Fashion & Beauty

How To Break In Boots [Complete Guide]

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Have a brand new pair of leather boots you’re just dying to wear? We know the feeling!

But you know what we don’t love? The breaking in process.

With the exception of some sneakers, almost all shoes need some amount of breaking in to get them to their maximum comfort level. But boots can be one of the trickiest types of footwear to get just-so.

Want to know how to do it? 

Here’s how to break in boots without destroying them before you get to enjoy them.

Soften Them Up

Depending on the quality of leather, some boots tend to be a bit stiff, especially the first few times you wear them. To start the breaking in process, it’s best to treat your new footwear with a leather conditioner.

Leather conditioner will soften your boots and protect them from snow, sleet, and whatever else Mother Nature throws your way.

Lots of footwear designers make their own leather conditioners, so whenever possible, buy one from the brand who makes your shoes.

There are lots of different qualities and types of leather out there, so make sure the conditioner you choose is safe to use on your leather skin.

If you can’t find a leather conditioner you like, mink oil works just as well!

Once you find the leather conditioner that works start with a small amount to make sure it matches your boot. Then rub it in with a shoe brush and soften up your boots. 

Wear Them At Home

There’s nothing worse than going out for the day in your brand new boots only to return home with painful blisters. As tempting as it may be to want to put them on and head out the door right now, it’s always best to wear them around the house before you even step outside.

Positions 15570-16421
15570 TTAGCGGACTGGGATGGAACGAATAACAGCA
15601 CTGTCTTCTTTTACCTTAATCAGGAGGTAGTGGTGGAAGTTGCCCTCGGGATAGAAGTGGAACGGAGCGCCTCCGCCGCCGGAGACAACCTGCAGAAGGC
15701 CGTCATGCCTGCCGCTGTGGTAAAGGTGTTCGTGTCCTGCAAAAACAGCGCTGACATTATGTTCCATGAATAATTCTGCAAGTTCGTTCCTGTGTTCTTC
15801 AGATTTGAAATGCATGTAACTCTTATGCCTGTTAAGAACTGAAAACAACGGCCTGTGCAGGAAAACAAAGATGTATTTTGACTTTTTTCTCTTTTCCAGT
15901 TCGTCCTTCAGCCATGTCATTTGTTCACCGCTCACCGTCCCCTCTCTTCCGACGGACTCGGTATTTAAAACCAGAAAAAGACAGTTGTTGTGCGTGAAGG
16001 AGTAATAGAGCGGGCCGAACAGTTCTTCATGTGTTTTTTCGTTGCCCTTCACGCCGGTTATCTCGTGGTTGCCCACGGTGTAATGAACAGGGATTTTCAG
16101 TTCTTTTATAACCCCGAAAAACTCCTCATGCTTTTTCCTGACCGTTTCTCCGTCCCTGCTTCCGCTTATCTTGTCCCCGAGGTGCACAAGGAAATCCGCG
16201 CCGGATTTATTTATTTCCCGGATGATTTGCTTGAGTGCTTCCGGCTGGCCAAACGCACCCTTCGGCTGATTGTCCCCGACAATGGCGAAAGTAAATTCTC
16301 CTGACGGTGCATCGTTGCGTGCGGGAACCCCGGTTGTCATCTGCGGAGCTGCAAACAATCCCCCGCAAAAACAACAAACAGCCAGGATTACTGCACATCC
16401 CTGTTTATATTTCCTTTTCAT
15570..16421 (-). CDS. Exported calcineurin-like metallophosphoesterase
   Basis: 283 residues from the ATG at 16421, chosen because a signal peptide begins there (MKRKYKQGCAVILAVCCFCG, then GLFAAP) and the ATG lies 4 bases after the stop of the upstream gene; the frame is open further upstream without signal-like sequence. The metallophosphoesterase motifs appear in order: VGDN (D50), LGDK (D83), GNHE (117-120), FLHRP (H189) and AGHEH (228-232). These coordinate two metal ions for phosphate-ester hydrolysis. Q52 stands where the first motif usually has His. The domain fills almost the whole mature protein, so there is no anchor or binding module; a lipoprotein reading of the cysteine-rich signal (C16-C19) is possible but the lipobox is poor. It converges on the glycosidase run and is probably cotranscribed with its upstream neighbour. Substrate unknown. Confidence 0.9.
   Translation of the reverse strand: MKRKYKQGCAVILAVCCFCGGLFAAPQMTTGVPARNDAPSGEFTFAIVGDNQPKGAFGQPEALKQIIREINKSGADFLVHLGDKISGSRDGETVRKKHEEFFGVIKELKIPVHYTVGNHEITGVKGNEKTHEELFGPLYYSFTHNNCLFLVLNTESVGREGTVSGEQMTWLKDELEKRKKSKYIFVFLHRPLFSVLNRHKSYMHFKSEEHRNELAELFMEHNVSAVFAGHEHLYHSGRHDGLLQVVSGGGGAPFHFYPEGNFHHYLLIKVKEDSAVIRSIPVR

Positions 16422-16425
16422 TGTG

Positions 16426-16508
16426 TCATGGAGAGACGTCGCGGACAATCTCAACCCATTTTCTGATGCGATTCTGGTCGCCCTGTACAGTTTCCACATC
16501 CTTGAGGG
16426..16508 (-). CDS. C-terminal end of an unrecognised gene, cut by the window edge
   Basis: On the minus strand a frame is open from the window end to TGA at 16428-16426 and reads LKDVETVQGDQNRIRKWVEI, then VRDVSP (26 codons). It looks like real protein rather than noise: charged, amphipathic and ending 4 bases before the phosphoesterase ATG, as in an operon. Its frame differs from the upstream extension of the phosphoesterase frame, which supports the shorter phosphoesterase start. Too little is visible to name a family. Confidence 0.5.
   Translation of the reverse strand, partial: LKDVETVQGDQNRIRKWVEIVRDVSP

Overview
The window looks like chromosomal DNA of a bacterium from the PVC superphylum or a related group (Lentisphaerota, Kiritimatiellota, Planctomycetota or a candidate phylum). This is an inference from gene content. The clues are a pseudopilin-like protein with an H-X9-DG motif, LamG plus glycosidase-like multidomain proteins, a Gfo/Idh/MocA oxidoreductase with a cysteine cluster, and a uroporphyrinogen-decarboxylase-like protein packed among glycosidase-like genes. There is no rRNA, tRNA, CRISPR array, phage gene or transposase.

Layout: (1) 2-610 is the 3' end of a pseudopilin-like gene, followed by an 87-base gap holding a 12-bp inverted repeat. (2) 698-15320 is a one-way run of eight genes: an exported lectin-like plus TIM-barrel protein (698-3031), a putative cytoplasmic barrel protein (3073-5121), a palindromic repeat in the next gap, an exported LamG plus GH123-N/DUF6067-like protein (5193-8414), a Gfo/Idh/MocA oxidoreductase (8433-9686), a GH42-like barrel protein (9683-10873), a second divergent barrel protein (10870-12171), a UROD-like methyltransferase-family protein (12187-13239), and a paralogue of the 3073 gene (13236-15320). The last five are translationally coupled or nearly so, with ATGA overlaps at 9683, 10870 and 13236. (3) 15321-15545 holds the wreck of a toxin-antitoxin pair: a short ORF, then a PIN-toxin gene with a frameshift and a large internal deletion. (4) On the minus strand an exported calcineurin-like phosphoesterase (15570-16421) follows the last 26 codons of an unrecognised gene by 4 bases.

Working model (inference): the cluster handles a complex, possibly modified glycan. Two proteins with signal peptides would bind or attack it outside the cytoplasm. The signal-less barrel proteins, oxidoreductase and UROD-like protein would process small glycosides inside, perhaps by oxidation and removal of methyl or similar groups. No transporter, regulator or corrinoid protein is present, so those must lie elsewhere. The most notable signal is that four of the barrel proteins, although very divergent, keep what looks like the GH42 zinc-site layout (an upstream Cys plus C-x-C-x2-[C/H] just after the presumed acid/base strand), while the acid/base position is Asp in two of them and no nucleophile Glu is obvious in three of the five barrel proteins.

But it all starts with having the right size in the first place.

If they’re too tight, don’t assume that they’ll stretch out. 

They may stretch out a bit, but they’ll never feel right if they aren’t the proper size.

If your feet are in between sizes, go up a size. You can always wear thicker socks to cushion your tootsies and fill up that extra bit of space.

Put on some thick socks and spend a few hours each day wearing your new boots around the house. It shouldn’t take long for them to feel like they’re molding to your feet! 

Crush the Heel

Most people agree that the heel is the most uncomfortable part of any boot. 

And we’re not talking about the heel height or shape. We’re talking about the actual construction of the shoe, the part that wraps around the back of your heel just above where the leather meets the sole.

Luckily, there’s an easy way to break in this part of the boot, and it’s usually referred to as “crushing.”

Take your wrist and push down on the heel as hard as you can. 

This won’t damage the leather, but it will help to soften up the construction of the boot. You can also do it the actual heel of your foot. Just step on the boot at the back heel and push down.

It’s kind of like when you put on a new pair of jeans and do a couple of squats to get them just right.